Angel Gonzalez works two part-time jobs and takes a full course load in aerospace engineering at Los Angeles Valley College (LAVC). He’s driven—and breaking-point busy.
Gonzalez’ responsibilities rival his ambitions, so he welcomes support to help reach his goals. At LAVC, he is a part of Puente, a student success center that helps Latinx students bridge the gap between community colleges and four-year universities. This spring, when he noticed a Puente posting for on-demand career mentorship, he signed up without hesitation.
Gonzalez soon found himself deep in conversation with Charles Mackin, who works on hardware for Artificial Intelligence at IBM Research and holds a Ph.D. from MIT in Electrical Engineering and Computer Science. Their discussion covered scheduling, course selection, and engineering career paths.
“I took pretty much everything he said to heart,” Gonzalez said.
Gonzalez and Mackin are part of Career Horizons, a statewide, online mentorship initiative that the Silicon Valley Leadership Group (SVLG), the Bay Area Council (BAC), and Valley Vision started in 2021. The program pairs professionals with Black and Latinx community college students for one-on-one career guidance meetings. The goal: expand Black, Indigenous, and people of color (BIPOC) students’ professional networks and career horizons.
SVLG, BAC and Valley Vision worked with Umoja and Puente, the lead organizations serving Black and Latinx students in California community colleges, to co-design the program and serve as trusted intermediaries to students. In 2022, year two, 133 students from 33 community colleges signed on, and 204 professionals from 46 companies stepped up to volunteer their time.
“We received an overwhelming response from employees of our member companies who wanted to help guide students,” said David Palter, Senior Director of Education and Workforce Development at SVLG, “and we were excited to support in a way that worked for students. In our post-program survey, 95% said they’d recommend it to their peers.”
When Mackin received an email through IBM offering the opportunity to mentor online, he jumped on the opportunity to give back. The program was self-guided, with an introductory video and slide deck for mentors letting them know what to expect, and an online toolkit for students with tips on how to get the most out of their meeting.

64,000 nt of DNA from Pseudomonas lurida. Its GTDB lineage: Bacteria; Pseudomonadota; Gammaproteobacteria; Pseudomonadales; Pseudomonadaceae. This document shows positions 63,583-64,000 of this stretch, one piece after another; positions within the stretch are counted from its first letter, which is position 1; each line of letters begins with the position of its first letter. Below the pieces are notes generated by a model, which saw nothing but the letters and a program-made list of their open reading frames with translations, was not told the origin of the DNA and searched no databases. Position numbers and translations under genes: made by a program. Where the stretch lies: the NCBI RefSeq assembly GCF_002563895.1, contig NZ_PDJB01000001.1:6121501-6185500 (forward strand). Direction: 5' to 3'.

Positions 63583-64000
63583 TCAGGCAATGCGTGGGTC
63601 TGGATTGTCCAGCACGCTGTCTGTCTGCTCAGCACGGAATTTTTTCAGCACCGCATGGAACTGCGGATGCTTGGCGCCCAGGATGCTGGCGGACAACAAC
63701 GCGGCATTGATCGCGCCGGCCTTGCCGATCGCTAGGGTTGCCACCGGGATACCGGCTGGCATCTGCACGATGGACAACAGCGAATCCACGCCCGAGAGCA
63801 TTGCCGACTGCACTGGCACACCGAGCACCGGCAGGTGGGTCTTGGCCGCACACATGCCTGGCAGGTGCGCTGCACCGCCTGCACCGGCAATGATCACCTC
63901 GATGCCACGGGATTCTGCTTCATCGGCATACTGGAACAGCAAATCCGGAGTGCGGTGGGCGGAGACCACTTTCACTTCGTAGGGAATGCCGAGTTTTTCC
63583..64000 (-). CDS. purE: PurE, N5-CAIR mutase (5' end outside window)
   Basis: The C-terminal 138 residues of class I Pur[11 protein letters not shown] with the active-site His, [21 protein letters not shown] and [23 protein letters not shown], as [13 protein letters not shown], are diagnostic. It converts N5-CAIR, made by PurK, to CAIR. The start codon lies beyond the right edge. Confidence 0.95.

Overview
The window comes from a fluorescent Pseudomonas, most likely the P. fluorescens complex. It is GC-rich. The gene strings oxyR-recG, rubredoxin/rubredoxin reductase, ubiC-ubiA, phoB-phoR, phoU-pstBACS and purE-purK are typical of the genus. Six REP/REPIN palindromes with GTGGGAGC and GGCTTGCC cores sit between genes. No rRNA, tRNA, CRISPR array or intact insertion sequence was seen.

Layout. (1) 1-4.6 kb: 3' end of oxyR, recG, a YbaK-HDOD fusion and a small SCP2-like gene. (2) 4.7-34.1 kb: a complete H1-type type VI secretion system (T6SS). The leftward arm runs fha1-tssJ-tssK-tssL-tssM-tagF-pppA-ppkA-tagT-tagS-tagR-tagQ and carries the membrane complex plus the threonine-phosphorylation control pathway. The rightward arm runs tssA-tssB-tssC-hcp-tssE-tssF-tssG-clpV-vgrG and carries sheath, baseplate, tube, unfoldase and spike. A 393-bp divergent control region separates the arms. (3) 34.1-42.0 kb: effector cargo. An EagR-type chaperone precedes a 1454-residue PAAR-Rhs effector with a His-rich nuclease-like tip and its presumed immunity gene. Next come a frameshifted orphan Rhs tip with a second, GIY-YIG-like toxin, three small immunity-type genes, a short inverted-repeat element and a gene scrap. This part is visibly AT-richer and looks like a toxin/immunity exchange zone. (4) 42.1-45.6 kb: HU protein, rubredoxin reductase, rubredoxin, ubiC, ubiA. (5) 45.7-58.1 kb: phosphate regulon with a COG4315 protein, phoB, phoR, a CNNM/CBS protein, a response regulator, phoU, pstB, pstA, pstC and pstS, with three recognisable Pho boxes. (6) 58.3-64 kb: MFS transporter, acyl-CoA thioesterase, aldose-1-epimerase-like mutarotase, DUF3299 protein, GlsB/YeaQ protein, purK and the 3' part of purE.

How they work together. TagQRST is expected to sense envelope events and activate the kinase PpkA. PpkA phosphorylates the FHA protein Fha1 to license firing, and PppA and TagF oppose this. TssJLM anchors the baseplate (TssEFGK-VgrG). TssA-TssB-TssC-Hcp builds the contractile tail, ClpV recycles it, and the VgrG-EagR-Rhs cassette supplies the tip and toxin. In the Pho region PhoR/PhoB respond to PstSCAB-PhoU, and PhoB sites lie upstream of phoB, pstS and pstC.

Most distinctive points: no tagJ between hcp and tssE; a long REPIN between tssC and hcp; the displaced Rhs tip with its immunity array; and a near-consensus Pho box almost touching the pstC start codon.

“A lot of people have volunteered their time and energy for me along the way, so it’s nice to do the same for someone else,” Mackin said.
Gonzalez is a prime example of how the typical modern college-to-career path may meander, looking less like a ladder than a maze. He started at Santa Monica Community College, but because it was a long commute on public transportation and a less than perfect cultural fit, he transitioned to LAVC.
Now at home in his new school, part of his career-counseling conversation with Mackin consisted of logistical advice. For example: would the credits he was earning be recognized by other institutions if he transferred?
Mackin also provided perspective on the employment landscape, which is vital for students choosing a field based on their interests but with little knowledge of what awaits them after graduation.
According to Palter, the importance of this sort of advice can’t be overstated. Counseling of any kind is in short supply for California students, with student-to-counselor ratios at 527:1 in high schools and 563:1 in community colleges. And SVLG focus groups with students have suggested that the counseling programs in place aren’t always connecting.
The two discovered a common thread in their studies, engineering, and Mackin informed him about different fields, like electrical engineering, that might have more career opportunities than aerospace.
Mackin could see that Gonzelez was balancing several priorities that made it difficult to fully focus on his academics. Gonzalez attends school in the mornings until noon, then works tutoring math for several hours. If he has time, he works with his father at a building maintenance company; and if he can’t manage it on school days, he does the maintenance work on his days off.
As he balances school and work life, Gonzalez has been worried about grades in some of his classes. Mackin encouraged him to lighten his load, manage his stress, and keep an eye on the big picture.
Gonzalez, who participated in the interview for this piece while replacing light bulbs on his “day off” at the maintenance company, recognized the immediate value of Mackin’s advice. “He helped me realize that it’s ok. I just have to know that whatever I’ve been going through this year, I just need to figure out a schedule and how to keep that from happening again. The big thing I learned from him—knowing how much to put on my plate.”
Gonzalez feels confident that with all his hard work, he will eventually end up in a great engineering job like Mackin.
“The amount of effort I’m putting into this won’t be lost in a boring job,” he said. “I’ll find something I really like to do, and it’ll all be worth it.”